1962
2015
Former building at 50 Ottawa in Lebreton Flats in Ottawa in 1962
Construction site at Lebreton Flats
sources
City of Ottawa
Title: Untitled. Reference number: No reference number provided.
We gave it a
-5
An entire district demolished by the NCC and they let it rot for more than 50 years.
Visitors's vote
-4.1
82 votes
Vote here
  • -5
  • -3
  • 0
  • +3
  • +5
better
now
better
before
The 50 Ottawa Street at the intersection of Booth Street was once again light years away from where the same location is in 2015.  The 3-story building had interesting architectural details like its pronounced cornice and the tiles at the entrance of the shops.  

A confectionery and Up Town Rose Lunch occupied the commercial space on the ground floor.

Ottawa Street was running East-West and was located North of Albert Street.

We can even see two kids (one is hidden and we can only see one wheel of his tricycle) running down Ottawa Street with their tricycle. This is really a small detail in the photo, but reveals an important aspect of the former Lebreton Flats: security.  This photo was not staged and it shows that the flats were secure enough to have parents let their kids play on the street.  This would never happen nowadays as it is impossible to think that someone could let their kids play on the Booth Street, Albert Street or Si John A. Macdonald Parkway.  

Despite having stated that the revitalization of Lebreton Flats is a priorty for both the city of Ottawa and the NCC, its implementation is broken in many ways.  For example, by widening Albert Street they prioritize cars and commuters over other alternative mean of transportation.  This absolute and short-sighted priority is in contradiction with the $2B invertment into the LRT that will serve Lebreton Flats (Pimisi).  It is as if they really want to have the train to be empty.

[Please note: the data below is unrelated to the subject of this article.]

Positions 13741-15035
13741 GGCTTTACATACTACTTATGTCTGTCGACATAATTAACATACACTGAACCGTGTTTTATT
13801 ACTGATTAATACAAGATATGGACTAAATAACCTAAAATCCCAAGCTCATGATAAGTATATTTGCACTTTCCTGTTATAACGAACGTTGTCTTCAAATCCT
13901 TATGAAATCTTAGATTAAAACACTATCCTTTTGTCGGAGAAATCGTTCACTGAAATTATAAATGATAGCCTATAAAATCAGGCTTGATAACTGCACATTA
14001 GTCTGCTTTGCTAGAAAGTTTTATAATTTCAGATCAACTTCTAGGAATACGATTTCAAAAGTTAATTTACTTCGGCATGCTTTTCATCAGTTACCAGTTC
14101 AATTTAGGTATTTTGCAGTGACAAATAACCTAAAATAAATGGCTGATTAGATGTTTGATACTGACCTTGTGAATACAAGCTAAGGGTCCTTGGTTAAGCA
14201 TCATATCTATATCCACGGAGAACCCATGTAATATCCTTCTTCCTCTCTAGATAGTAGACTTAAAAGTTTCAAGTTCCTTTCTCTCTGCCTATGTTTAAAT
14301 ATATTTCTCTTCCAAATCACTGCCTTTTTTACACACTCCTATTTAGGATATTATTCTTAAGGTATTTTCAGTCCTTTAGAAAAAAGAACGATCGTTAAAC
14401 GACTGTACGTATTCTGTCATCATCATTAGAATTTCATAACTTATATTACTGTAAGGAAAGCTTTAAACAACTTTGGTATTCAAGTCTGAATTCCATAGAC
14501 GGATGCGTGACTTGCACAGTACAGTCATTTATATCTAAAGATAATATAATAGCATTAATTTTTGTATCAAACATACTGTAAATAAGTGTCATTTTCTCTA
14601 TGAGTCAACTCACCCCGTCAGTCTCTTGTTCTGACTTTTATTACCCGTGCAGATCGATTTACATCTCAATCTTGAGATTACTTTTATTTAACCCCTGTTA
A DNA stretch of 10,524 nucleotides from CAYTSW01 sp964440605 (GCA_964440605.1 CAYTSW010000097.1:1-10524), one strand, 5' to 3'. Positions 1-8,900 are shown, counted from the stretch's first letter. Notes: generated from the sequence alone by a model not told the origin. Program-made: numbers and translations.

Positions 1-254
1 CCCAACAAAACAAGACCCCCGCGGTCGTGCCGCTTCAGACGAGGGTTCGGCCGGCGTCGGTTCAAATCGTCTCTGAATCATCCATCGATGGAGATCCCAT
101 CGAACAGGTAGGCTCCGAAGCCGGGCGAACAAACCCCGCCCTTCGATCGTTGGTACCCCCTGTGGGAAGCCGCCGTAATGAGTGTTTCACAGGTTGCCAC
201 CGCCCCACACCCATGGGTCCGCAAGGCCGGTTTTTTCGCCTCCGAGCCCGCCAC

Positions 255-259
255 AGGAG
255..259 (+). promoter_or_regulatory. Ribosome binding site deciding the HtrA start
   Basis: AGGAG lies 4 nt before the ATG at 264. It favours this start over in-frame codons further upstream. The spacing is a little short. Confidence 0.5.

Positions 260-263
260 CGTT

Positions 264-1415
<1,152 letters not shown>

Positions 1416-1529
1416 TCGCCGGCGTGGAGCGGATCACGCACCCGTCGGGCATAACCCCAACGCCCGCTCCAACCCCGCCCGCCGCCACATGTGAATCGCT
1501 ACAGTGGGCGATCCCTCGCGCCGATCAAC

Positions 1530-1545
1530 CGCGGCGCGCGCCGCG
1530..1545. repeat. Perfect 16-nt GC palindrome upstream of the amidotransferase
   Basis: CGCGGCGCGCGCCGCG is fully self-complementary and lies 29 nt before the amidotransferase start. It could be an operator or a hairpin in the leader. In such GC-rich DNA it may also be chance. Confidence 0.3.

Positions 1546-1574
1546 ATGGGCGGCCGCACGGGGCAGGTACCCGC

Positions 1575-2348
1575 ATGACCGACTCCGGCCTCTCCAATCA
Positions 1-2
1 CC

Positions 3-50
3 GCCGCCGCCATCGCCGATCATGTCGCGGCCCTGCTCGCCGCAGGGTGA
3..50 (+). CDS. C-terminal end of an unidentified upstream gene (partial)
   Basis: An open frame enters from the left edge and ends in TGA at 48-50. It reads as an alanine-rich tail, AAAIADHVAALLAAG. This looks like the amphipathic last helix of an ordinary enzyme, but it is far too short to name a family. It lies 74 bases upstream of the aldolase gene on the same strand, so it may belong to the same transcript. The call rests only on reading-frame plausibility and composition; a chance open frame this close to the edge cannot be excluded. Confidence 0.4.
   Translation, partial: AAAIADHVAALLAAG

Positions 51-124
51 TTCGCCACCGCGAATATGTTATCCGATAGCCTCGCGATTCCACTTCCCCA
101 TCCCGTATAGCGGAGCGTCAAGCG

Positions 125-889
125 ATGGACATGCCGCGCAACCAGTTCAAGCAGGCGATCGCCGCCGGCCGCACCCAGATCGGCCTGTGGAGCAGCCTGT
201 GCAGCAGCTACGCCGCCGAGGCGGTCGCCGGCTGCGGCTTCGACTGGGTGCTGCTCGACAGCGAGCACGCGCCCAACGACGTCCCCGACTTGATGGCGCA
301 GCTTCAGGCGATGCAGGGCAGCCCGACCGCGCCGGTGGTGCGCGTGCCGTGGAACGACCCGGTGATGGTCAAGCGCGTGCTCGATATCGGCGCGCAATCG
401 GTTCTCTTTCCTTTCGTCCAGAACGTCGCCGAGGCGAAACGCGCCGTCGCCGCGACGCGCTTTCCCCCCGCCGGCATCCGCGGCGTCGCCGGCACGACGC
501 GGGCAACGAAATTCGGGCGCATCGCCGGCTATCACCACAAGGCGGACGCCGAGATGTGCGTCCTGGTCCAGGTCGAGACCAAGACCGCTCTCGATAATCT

25 MAY
2015
Urban Nation
Good points, except for the fact that it is the City, not NCC who is widening Albert Street. Now, if you wanted to apply that logic to the way Wellington Street was designed through the Flats, you'd be spot on. Too wide, too auto-oriented.
26 MAY
2015
Keith A.
Land lying dormant for that long is a sham. Maybe the city/NCC should give back $$ for the increase in land value to those whom had their land expropriated for no good reason...
26 MAY
2015
Paul Graveline
At one point the proprietor was Abraham Ghattas who then moved to Carling Ave in Britannia (Ghattas Confectionary). Abe passed away a few years ago and the business was closed
26 MAY
2015
RB
"A confectionery and Up Town Rose Lunch occupied the commercial space on the ground floor."

Up Town was a citrus drink similar to 7-Up. You're confusing an advertising sign for a well-known soft drink with the name of a store.

"This photo was not staged and it shows that the flats were secure enough to have parents let their kids play on the street."

Lebreton flats was a rough neighbourhood. Kids played on the street, got into trouble, started fights and generally lived outside.
Kids from that time played on the street wherever they lived. The world was a very different place. Today's concepts of parenting would have been foreign back then. When you say that "This would never happen nowadays," what kind of point are you trying to make? I can tell you 100% that to turn on the television and watch Johnny Jellybean would never happen nowadays, as the tapes from this show, that aired in the early 1960s, were all destroyed. It's a fact, yes, but was it really worth saying at all?
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